A Q&A with Composer and Orchestrator Amit May Cohen

  1. How did you first get into music? What’s your story, and how did you end up doing what you’re doing now?

    Music was always an important factor in my household while growing up in Israel. My mother is a big fan of 70’s and 80’s rock and classical music, and would often blast music on our speakers. I spent many days at my grandparents’ home, where my grandma would sing songs in Ladino (Judeo-Spanish) and Hebrew on a daily basis. I was encouraged to attend music classes from a young age, and by the age of 6 started taking private piano lessons, and soon after I also added alto saxophone and jazz guitar.

    My obsession with film music started after I watched the movie Princess Mononoke by Hayao Miyazaki. I started writing short passages on the piano and would ask my mother what feelings they provoke in her. Attending Berklee College of Music to study film scoring seemed like the natural next step. That was where I met composer George S. Clinton who also gave me my start in Hollywood.

  2. ZOMBIES: The Re-Animated Series, an expansion of the wildly popular ZOMBIES movie franchise, is set to debut Friday, June 28. What was it like to revisit this world after working on the previous films in the franchise? 

    The ZOMBIES movies have a special place in my heart as I got to work on them with my mentor George S. Clinton, and the wonderful team at Disney Channel. To me they represent my growth from working as an assistant to being a co-composer, and eventually the composer of the series.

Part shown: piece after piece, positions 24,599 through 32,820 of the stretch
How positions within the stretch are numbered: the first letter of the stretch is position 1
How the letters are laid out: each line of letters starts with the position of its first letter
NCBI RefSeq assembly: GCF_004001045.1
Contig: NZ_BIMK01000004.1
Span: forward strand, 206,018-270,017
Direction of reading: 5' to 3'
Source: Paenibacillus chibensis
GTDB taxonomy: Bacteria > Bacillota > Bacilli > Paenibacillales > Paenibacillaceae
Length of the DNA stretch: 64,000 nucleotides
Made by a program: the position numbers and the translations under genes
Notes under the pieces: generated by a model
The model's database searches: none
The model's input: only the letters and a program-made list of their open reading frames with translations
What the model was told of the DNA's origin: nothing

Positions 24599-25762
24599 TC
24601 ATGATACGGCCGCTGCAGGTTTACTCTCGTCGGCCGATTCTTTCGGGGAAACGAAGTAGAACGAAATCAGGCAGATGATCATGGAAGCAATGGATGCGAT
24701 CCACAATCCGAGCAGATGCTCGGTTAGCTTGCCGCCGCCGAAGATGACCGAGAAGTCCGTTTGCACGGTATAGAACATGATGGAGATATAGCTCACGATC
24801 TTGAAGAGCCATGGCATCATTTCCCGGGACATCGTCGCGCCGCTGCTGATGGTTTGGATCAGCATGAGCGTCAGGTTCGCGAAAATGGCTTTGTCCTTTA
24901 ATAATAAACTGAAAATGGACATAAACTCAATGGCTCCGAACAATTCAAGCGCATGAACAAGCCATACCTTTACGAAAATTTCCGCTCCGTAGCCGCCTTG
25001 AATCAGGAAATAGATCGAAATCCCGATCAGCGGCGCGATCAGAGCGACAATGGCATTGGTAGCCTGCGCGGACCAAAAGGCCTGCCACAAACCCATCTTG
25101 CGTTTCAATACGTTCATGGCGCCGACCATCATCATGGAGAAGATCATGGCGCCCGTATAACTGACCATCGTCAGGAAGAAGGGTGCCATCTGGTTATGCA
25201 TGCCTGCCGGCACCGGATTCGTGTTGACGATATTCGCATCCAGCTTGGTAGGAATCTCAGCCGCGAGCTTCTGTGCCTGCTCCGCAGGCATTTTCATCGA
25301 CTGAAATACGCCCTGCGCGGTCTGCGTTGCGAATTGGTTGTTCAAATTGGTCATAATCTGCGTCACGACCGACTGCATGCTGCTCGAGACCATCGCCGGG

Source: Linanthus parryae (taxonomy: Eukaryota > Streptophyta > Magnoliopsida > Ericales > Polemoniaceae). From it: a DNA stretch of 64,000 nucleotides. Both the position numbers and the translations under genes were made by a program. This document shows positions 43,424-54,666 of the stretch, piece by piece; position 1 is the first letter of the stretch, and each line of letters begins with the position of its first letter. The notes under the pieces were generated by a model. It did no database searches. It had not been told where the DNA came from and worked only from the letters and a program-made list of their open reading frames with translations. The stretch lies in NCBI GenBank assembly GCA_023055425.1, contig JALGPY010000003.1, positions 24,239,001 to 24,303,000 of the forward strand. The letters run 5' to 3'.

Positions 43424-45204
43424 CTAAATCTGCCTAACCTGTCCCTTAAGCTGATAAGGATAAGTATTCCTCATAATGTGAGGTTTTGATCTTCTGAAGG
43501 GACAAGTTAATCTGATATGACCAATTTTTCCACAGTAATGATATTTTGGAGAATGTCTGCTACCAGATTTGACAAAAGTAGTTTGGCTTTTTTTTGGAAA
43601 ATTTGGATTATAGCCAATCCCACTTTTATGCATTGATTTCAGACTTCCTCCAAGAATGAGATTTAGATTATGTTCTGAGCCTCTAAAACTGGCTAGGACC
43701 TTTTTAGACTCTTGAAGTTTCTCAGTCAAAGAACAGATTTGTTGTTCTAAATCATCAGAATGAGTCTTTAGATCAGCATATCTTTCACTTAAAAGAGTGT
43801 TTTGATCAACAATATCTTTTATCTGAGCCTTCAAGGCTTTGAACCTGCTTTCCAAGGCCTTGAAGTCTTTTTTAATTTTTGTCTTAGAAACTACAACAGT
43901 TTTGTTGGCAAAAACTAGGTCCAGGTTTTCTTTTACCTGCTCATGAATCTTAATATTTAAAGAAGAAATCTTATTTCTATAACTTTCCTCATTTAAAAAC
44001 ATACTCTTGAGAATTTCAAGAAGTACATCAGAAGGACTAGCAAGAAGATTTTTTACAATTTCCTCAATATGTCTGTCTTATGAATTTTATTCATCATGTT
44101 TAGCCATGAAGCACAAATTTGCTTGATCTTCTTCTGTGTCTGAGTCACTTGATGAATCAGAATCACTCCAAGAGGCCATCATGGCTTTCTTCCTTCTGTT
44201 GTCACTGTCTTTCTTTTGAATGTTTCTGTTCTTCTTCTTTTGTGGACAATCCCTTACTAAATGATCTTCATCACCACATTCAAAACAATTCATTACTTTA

Revisiting the world and characters in an animated form is a very rewarding and exciting opportunity as it allows me to “re-invent” the sound while also still living in the same world. I made sure to maintain a familiar palette that fans of the franchise can recognize, but I also take it to new and wild places based on what happens in each episode. I love pushing the musical envelope with exciting instruments, effects, a variety of musical genres, and the endless creative possibilities that animation offers.

    My favorite thing is the opportunity to create themes for all the characters that didn’t get themes in the movies, and all the new characters that the show introduces.

  3. In addition to your composing career, you’ve also worked on many high profile projects as an orchestrator. How has that influenced your career path and the way you approach composing music?

    My work as an orchestrator was a very important experience for my growth as a composer. I was exposed to many composers’ and lead orchestrators’ workflows, composing styles, techniques, and preferences. Every project had a different size orchestra, size of room, location, union rules, etc. All of those are important factors to consider prior to notating the music because they will affect both the recording process and the finished product. I also had opportunities to sit in on sessions and observe how musicians bring a score to life.